*These articles first appeared in the Daily Record on 03/07/18*
HOLYROOD has broken up and the Commons is winding down as the law-making side of politics is put on hold for the summer.
But the Brexit clock keeps on ticking. Just 270 days left until we jump off that cliff into the unknown.
It’s staggering that so long has passed since Article 50 was triggered and yet so little headway has been made with the negotiations.
In Brussels, there is sheer exasperation. The ‘most difficult tasks are still unresolved’, European Council President Donald Tusk said last week.
EastEnders star Danny Dyer put it even more succinctly on live TV last week, with added swear words.
So what message did Theresa May deliver last week on her trip to Brussels? She demanded more flexibility from our European neighbours. Astonishing.
Brexit is entirely a problem of our own making. The idea that we are in a position to make demands of our allies is just ludicrous.
We are saddled with a Prime Minister who has no clue how to fix the crisis she inherited from her predecessor David Cameron, who still appears to show no remorse for the mess he left behind.
The UK Cabinet is split and the House of Commons is split. It makes you wonder if summer shouldn’t be cancelled for the government until they can sort this out.
But the reality is that there is no bespoke solution to what Donald Tusk called the ‘most difficult tasks’.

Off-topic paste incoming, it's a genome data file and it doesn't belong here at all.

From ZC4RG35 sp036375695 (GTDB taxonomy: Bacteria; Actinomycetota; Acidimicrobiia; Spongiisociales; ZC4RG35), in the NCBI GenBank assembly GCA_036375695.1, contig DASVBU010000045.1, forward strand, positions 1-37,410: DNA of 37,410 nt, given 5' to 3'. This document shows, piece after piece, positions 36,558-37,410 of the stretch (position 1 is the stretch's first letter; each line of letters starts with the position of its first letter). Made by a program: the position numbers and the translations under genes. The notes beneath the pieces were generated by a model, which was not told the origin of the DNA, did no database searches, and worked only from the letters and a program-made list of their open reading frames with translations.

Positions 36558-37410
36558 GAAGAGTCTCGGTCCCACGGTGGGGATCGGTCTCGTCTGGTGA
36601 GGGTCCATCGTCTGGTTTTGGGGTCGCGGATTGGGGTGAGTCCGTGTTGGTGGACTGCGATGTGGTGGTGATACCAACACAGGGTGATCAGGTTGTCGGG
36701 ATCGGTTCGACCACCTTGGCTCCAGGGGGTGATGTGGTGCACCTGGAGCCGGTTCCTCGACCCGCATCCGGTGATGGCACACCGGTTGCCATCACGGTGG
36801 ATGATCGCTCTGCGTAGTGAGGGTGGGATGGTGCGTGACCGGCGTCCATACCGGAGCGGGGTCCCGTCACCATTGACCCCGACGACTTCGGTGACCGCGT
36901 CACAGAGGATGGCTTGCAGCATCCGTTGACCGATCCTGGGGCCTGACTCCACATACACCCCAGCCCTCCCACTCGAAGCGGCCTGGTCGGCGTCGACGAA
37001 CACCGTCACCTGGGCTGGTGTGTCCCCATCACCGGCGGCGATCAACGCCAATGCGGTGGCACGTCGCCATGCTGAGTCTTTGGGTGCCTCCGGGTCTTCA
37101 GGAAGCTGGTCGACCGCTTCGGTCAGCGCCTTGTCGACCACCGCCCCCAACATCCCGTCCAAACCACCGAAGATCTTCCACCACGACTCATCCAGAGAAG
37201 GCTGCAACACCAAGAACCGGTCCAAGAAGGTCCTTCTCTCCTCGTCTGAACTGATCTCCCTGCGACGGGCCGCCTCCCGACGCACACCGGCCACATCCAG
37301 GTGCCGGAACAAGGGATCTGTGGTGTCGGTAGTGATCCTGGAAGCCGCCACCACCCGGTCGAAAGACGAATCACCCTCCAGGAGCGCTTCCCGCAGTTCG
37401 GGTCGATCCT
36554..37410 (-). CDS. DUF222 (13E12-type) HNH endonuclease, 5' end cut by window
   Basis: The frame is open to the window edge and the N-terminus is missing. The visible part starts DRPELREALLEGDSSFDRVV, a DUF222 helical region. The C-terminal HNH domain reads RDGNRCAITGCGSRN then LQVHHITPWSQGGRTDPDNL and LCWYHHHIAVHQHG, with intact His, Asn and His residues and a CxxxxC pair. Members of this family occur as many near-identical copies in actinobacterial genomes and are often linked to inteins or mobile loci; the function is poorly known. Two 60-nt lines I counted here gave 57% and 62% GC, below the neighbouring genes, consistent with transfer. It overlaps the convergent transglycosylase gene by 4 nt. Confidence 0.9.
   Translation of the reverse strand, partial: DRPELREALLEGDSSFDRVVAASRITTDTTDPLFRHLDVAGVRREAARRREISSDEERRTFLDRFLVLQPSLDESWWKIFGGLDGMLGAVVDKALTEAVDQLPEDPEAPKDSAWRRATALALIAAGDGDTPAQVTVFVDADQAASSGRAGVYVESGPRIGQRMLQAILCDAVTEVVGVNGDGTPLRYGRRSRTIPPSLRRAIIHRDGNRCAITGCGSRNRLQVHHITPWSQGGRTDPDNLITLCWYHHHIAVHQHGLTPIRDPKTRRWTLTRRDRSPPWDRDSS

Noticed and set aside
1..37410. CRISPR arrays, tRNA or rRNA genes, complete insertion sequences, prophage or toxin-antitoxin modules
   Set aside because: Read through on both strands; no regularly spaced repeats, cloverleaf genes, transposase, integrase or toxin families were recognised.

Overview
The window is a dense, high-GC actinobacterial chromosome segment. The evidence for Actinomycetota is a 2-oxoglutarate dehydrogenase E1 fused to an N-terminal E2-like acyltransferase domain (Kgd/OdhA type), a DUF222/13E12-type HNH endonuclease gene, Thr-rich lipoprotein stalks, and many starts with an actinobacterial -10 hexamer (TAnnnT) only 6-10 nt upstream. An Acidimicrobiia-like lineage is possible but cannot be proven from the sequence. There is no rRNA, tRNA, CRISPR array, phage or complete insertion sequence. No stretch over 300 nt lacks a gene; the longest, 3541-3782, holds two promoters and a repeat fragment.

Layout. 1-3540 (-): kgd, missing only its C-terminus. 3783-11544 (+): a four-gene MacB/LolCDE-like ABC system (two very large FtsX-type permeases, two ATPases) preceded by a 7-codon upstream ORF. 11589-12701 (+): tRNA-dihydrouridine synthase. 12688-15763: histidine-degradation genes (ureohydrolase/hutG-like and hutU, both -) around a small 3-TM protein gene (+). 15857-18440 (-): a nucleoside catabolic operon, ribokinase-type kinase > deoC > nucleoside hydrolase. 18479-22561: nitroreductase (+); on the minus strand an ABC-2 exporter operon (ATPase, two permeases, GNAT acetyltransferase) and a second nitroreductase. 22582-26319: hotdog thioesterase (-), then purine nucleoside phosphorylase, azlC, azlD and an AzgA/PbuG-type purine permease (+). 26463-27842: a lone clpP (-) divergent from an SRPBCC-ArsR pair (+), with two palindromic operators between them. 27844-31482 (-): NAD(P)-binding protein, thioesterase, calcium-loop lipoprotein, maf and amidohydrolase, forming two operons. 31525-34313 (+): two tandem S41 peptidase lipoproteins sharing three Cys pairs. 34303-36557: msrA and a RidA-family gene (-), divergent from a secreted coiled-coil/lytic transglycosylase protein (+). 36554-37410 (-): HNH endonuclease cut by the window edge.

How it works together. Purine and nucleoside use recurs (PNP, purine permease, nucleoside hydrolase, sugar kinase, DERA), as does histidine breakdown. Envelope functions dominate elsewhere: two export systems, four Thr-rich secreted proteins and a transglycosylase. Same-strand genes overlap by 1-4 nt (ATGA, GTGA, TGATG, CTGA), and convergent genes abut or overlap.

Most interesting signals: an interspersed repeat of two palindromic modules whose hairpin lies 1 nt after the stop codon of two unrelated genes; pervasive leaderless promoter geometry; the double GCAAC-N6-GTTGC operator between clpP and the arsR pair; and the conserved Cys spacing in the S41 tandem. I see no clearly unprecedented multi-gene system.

At the top of that list is the Irish border problem.
A customs union between the UK and EU, as proposed by my own party, would eliminate tariffs on all goods crossing the border into and from Northern Ireland. That’s vital to avoiding a hard border, and yet – incredibly – the Tories still remain opposed to it.
But a customs union is not enough by itself. There would be no guarantee that regulations such as health standards would be met, so checks would still need to be carried out.
All sorts of food products repeatedly cross the border, so there needs to be a way to harmonise regulations.
Fortunately, one exists: it’s called the Single Market. It is open to EU member states and other European countries and removes all customs checks by allowing the free movement of goods, services, money and people. It’s a no-brainer, and it’s backed by the trade union movement including Unite members. I hope my own party listens to our allies in the workplaces.
But, as things stand, I fear we’re heading towards a catastrophe. The 650 MPs in the Commons simply can’t agree what to do.
So the decision must be made by the people of the UK through a People’s Vote.
Power must be put back in people’s hands. What happens in the next few months will shape our lives for generations to come. Everyone now has the right to have their say and decide if they believe Brexit is really worth it.
The NHS turns 70 this year and it provides an opportunity to pause and be grateful for this institution which is the envy of the world. It’s also an opportunity to give thanks to all those dedicated staff who work in it. From the cleaners and porters to the consultants and surgeons.